I'm home. It feels nice. I've been reunited with my family and my girlfriend and the rest of my friends here, and I'm happy because I have really missed them over the past three weeks. However, the happiness is a little bittersweet. I am now done with my ILC experience. I did everything. All those months spent thinking about what it's going to be like seemed like just yesterday and all that work put into getting myself into the Macroeconomics program paid off. And now I'm done with it all.
I really did learn a lot during my time there. Most of what I learned was inside the classroom, about how markets work, supply and demand, government intervention, and unemployment (among many other things). I also learned a lot about myself. I learned that my legs can indeed get sunburned. I learned that there is so much of the world that I don't know and there is so much that I will never know. I learned about how different people from different places think differently and how diverse environments really do promote a better intellectual dialogue. I think the most important thing I learned is that everyone is different, and that I should try to explore the differences in people instead of thinking of them as weird or different. I think that everyone has something special to offer and sometimes it might take a little bit of searching.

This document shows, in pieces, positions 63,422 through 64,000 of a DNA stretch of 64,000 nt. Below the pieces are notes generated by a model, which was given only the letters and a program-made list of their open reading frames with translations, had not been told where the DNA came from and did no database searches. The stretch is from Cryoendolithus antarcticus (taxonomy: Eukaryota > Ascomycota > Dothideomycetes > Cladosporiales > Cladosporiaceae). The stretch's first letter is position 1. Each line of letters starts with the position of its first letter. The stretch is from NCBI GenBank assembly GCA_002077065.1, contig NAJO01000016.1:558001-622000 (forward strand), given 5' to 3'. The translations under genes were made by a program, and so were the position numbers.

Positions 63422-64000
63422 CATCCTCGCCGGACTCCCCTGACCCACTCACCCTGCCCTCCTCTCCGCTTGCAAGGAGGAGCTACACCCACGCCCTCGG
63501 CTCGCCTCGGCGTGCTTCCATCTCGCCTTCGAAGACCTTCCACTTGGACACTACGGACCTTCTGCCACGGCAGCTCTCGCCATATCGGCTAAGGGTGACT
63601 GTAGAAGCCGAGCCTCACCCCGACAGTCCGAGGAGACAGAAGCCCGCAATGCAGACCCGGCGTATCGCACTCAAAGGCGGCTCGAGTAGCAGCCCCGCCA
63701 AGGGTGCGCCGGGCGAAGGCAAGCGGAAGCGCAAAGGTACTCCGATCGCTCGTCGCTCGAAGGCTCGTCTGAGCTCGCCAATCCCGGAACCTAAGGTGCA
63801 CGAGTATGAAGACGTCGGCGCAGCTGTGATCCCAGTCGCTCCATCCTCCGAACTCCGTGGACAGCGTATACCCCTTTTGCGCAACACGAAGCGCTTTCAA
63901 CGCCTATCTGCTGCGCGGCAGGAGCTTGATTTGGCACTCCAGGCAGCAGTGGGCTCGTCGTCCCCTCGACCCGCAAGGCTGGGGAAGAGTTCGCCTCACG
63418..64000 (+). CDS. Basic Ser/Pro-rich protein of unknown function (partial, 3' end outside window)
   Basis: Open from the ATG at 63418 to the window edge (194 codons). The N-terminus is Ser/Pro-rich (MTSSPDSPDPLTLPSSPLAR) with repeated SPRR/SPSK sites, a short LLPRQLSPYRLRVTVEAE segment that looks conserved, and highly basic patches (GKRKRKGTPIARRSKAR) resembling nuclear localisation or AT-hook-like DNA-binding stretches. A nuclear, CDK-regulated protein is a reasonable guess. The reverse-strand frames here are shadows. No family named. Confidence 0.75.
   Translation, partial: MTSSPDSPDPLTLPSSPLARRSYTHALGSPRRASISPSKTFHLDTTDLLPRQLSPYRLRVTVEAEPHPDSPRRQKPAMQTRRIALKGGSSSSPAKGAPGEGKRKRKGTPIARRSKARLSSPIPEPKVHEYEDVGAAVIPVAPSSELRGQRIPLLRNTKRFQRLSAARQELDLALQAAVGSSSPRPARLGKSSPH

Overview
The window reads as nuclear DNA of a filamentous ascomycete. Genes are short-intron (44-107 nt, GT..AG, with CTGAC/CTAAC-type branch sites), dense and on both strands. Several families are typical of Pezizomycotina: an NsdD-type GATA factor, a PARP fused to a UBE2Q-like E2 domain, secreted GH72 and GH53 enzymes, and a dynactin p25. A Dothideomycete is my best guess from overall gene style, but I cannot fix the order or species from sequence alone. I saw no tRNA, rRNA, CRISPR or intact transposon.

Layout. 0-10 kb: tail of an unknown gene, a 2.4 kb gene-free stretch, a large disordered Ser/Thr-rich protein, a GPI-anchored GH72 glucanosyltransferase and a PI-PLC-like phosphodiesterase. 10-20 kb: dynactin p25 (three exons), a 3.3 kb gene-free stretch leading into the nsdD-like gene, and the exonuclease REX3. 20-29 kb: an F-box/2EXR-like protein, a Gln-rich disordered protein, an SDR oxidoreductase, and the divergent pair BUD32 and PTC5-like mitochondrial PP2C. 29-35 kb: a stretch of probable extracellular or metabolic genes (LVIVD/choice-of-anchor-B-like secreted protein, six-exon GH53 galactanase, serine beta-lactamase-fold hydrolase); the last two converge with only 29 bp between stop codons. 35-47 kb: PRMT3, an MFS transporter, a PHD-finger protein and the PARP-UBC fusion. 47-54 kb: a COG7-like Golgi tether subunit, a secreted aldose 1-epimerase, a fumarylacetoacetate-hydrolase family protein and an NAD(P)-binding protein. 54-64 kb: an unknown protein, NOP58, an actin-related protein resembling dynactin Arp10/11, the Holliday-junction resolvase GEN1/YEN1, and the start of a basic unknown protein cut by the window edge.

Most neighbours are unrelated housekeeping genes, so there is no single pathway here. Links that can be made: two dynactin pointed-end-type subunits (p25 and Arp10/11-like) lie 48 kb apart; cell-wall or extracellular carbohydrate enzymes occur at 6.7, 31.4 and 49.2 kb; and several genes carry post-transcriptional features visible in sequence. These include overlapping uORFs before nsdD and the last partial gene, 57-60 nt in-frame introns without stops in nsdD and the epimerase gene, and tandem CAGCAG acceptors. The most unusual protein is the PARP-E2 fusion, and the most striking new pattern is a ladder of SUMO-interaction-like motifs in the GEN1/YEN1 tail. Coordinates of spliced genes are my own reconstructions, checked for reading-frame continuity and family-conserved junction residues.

All those things I learned because of the friends I made during my time there. They were really different than the type of people I normally hang out with, not just in style or way of speaking but in their culture and their background and their geolocation. I made friends with French people, Turkish people, Spanish people, Taiwanese people, Japanese people, and people from New Jersey and New York. They showed me the huge diversity that exists in the world, and yet despite how different we were, we weren't really that different at all. It sounds contradictory, but we could all agree on basic idealisms, like human rights. That may be a bad example, but it's hard to think of all the things we talked about; all our conversations have become one thing in my head. When we disagreed, however, it was never in argument. If we disagreed, we would explain our points of view and discuss it and learn from each other. We are not always right, and to better our understanding of something, it can really help to talk to someone who thinks the polar opposite - another thing I learned here.
I'm going to miss those friends. I'm so glad I live in the age of Facebook and Skype and texting so that I can stay in touch with these people. I'm also glad that the ILC gave me this great opportunity. I really can't thank everyone involved enough, I had an amazing time. Thank you.